There are some stories that you are told as a child which are so mysterious and fascinating that they remain with you throughout your life and occasionally pop into your consciousness and come flooding back. The story of Tutankhamen is one of those for me.
I remember as a young child being taken to the Tutankhamun exhibition at the British Museum in the early 1970s and being told this amazing story of how his burial chamber was found and how there was a curse put on the team who discovered it. At that point there had been some deaths among the team but I have since learned that the curse story was all a massive media stunt. A bit disappointing but a relief for the families of their descendants no doubt.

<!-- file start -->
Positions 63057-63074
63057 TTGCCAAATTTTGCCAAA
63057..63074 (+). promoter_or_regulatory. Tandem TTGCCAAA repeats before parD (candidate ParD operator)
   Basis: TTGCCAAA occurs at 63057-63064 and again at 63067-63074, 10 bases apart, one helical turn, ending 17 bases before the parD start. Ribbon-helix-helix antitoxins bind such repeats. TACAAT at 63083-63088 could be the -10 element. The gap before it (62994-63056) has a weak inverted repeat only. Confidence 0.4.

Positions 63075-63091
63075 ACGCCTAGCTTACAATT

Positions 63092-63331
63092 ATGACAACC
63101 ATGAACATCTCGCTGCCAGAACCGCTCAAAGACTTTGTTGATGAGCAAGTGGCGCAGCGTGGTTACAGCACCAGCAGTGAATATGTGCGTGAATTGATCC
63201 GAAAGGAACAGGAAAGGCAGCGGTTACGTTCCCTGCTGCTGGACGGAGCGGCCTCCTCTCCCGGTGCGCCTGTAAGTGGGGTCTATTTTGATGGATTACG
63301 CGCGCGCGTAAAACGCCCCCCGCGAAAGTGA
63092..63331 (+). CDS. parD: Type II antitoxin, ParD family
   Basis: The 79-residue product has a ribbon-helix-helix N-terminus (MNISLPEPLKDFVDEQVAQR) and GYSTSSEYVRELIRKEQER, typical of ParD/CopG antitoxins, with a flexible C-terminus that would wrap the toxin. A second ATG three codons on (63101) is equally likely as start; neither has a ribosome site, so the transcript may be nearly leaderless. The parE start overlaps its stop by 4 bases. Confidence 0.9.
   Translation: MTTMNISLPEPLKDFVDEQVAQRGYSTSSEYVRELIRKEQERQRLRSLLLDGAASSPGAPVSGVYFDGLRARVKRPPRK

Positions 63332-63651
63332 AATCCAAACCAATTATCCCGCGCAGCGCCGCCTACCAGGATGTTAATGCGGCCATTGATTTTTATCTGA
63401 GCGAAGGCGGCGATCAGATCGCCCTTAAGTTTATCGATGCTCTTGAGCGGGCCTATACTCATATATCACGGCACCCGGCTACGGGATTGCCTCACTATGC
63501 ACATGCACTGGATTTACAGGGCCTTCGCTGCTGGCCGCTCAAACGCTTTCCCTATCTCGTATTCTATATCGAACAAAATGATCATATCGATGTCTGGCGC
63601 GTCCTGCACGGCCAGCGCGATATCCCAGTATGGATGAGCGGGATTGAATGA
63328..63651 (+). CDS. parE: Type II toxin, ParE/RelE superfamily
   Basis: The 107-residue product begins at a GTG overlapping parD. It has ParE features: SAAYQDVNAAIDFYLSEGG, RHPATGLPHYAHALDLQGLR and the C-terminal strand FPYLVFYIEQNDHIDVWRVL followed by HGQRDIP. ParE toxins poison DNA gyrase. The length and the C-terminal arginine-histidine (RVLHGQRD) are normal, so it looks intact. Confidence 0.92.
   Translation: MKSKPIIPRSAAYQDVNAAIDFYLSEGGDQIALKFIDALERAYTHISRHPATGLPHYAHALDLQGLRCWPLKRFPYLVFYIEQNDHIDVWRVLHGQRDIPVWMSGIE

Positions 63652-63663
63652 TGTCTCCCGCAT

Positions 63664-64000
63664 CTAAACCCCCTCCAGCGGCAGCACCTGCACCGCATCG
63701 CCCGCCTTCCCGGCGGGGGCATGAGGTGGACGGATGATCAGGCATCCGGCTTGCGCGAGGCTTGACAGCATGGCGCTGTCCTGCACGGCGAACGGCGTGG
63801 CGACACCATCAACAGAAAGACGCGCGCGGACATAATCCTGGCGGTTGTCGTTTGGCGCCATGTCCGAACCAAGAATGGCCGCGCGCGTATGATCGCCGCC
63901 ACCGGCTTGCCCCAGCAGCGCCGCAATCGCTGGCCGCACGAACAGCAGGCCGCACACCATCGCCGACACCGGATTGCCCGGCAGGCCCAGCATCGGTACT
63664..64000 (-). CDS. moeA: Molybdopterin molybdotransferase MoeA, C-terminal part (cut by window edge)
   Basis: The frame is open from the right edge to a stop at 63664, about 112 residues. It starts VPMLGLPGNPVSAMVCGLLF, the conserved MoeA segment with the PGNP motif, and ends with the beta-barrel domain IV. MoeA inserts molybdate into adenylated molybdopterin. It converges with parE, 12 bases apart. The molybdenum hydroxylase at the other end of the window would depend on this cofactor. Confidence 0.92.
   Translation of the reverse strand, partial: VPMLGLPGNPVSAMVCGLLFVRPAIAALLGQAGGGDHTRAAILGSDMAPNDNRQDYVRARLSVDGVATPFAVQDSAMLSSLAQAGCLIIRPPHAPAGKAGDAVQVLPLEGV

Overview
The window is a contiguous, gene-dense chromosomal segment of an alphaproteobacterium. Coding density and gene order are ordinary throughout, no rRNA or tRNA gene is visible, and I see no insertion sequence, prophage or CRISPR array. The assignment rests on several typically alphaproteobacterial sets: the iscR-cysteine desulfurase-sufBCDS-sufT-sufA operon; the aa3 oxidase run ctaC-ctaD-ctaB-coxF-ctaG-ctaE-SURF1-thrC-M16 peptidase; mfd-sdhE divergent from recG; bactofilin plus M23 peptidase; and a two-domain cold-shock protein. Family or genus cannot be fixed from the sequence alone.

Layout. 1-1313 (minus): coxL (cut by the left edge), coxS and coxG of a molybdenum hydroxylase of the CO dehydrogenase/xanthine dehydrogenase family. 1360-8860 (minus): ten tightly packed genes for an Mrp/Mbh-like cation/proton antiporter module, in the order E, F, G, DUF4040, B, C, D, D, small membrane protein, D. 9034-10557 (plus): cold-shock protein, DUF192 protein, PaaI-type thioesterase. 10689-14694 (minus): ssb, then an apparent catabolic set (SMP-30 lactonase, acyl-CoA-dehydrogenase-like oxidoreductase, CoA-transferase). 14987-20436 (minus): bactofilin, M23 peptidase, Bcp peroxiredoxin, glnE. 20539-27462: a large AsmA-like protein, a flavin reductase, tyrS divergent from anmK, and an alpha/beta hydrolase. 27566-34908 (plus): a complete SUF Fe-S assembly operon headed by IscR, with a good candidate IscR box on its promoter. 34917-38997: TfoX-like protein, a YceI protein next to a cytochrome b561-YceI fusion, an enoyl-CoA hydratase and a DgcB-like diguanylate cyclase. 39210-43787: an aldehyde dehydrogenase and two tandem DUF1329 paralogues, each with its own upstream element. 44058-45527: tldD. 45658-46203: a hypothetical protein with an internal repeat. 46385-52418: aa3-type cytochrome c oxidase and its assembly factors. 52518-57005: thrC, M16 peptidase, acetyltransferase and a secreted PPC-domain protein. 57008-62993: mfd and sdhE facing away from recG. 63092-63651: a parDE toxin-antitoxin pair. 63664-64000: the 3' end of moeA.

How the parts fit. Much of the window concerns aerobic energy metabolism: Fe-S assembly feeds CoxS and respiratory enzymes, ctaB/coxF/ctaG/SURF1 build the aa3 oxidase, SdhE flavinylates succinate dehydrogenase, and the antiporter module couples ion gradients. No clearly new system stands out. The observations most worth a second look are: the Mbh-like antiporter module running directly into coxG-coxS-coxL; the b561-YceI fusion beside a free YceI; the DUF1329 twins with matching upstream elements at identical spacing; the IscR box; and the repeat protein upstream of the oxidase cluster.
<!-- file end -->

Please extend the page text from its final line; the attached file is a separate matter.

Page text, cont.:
The 1972 exhibition was a huge event and the highlight was the gold death mask, inlaid with lapis lazuli, obsidian and quartz. Truly stunning. It spawned a lot of merchandise, everyone was cashing in on its popularity there were dresses, stamps, plates and even makeup depicting Tutankhamun.
The exhibition that is currently on at the Saatchi gallery in London Tutankhamun – Treasures of the Golden Pharoah, sadly doesn’t have the mask on display but it does have an amazing selection of artefacts gathered from the tomb. Even though they are over three thousand years old the preservation of these items means they are in immaculate condition and the craftsmanship is quite spectacular.
There is also a really interesting timeline showing pictures from the discovery of the tomb, the reveal and the whole process of sifting through so many items, preserving and cataloguing them. There is also some press around the 1972 exhibition showing what a massive event it was and how it really gripped the nation. Definitely worth a visit if you are around London.
This post is not sponsored and I purchased the tickets.